A courtoom sketch of Judge Leonie M. Brinkema. (William J. Hennessy Jr.)

When a federal judge in Alexandria issued a preliminary injunction Monday night against President Trump’s travel ban, she limited her ruling to the state of Virginia. But Judge Leonie M. Brinkema’s opinion could have much broader implications for the fight against the ban.

Brinkema was the first judge in the country to actually confront the legality of the executive order barring travel from seven majority-Muslim countries.

While a temporary restraining order out of Washington state put the ban on hold nationwide, the judge who issued that ruling did not delve deeply into the facts of the case. The 9th Circuit Court of Appeals said much in its decision about Trump’s motives and the separation of powers. But, ultimately, that panel ruled on narrow due process grounds. Its opinion did not even mention the statute on which the executive order is based, which gives the president broad power over immigration and national security.

Brinkema addresses that statute, as well as the record of Trump’s comments and the case law to justify their inclusion.

“Judge Brinkema spells out a lot more; she really fleshes out one of the possible claims, and that’s the religious discrimination claim,” said David Martin, a professor at the University of Virginia who, for many years, helped shape immigration policy inside the government. “That may well prove to be the strongest or more fruitful line of inquiry for the plaintiffs in these various cases, particularly if they’re trying to reach past green-card holders or people on immigrant visas. It’s hard to get there without a religious discrimination case of some kind.”

(Peter Stevenson/The Washington Post)

Green-card holders and people with long-term immigrant visas have certain rights that visitors, students and others do not. But if the executive order is deemed unconstitutional on religious discrimination grounds, those distinctions are irrelevant.

While one federal judge’s decision is not binding on any other court, experts agreed that Brinkema’s thoroughness will probably make her opinion persuasive to other districts.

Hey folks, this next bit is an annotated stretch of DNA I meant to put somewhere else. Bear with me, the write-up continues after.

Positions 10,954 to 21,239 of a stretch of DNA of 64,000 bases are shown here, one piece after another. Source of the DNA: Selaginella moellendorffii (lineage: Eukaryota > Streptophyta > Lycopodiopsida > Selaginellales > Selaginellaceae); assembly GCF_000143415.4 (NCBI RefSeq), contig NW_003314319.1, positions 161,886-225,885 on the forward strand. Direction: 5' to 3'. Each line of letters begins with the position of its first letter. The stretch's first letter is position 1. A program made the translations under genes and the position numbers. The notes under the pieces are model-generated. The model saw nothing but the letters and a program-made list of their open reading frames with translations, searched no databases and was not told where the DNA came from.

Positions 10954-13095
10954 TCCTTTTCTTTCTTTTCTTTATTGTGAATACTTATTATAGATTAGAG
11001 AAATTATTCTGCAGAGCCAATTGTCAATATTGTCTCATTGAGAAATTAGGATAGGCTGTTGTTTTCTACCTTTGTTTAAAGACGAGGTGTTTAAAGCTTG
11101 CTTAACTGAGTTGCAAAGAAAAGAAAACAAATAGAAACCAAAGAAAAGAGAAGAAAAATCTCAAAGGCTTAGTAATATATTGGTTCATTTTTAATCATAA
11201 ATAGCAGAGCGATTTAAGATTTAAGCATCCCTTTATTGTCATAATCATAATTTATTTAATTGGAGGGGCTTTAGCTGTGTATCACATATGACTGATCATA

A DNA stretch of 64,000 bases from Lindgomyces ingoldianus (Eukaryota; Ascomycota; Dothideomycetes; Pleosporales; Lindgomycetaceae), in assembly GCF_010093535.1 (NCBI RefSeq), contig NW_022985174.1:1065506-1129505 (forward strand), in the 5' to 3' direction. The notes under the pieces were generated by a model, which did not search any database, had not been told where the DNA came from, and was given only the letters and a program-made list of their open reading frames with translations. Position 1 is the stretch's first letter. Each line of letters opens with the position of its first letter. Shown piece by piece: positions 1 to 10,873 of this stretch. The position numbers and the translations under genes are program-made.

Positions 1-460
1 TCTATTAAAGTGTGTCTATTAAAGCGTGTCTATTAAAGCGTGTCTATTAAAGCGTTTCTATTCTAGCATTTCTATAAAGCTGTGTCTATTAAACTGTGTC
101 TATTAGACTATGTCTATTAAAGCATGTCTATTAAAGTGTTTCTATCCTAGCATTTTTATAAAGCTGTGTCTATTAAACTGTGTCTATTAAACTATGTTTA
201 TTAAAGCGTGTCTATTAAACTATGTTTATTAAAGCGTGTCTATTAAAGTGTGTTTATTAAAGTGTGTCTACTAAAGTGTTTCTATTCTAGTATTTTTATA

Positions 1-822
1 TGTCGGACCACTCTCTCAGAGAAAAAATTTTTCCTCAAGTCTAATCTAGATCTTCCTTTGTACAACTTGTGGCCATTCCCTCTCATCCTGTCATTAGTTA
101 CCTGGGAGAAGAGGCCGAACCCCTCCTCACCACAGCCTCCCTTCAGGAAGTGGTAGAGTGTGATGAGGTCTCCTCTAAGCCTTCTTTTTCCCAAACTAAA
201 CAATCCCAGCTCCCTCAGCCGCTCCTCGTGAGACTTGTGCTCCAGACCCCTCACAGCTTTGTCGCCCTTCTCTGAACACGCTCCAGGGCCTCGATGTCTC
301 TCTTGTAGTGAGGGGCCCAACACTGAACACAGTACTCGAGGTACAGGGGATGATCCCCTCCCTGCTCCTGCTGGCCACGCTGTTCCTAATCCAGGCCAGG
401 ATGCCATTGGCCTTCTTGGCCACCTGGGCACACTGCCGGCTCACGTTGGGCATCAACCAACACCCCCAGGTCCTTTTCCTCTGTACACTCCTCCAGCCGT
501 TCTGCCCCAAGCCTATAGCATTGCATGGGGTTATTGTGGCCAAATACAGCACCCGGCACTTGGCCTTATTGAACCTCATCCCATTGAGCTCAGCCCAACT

“It was a very well-reasoned, thoughtful decision. Frankly, I think, a more careful decision than the 9th Circuit decision,” said Steve Legomsky, former chief counsel for immigration services in the Department of Homeland Security. In her opinion, Legomsky said, Brinkema “ pretty methodically went through the various statements by Trump. . . . They put great weight on the opinions of the former national security officials to show the absence of counterevidence from the Trump administration. For both of those reasons, I think the Virginia opinion is very important.”

Brinkema also brings to the case extensive national security experience. She presided over the trial of Sept. 11, 2001, conspirator Zacarias Moussaoui, among other high-profile cases.

“It was a thoughtful opinion, it’s well considered, it wasn’t hastily done like some of these other decisions had to be in light of circumstances,” said Justin Cox of the National Immigration Law Center. His group is involved in several lawsuits against the ban, including one filed in Maryland last week focused on refugees. That case is specifically focused on religious discrimination.

“Legally [the Virginia ruling] is actually quite significant because it’s the first court to squarely hold that the executive order violates the establishment clause,” Cox said.

The danger for opponents of the ban is that, should the Justice Department appeal Brinkema’s decision, they will face the more conservative 4th Circuit rather than the left-leaning 9th Circuit.

“It would be a close call,” Legomsky said. “There is such strong evidence of religious discrimination — it’s really hard to know.”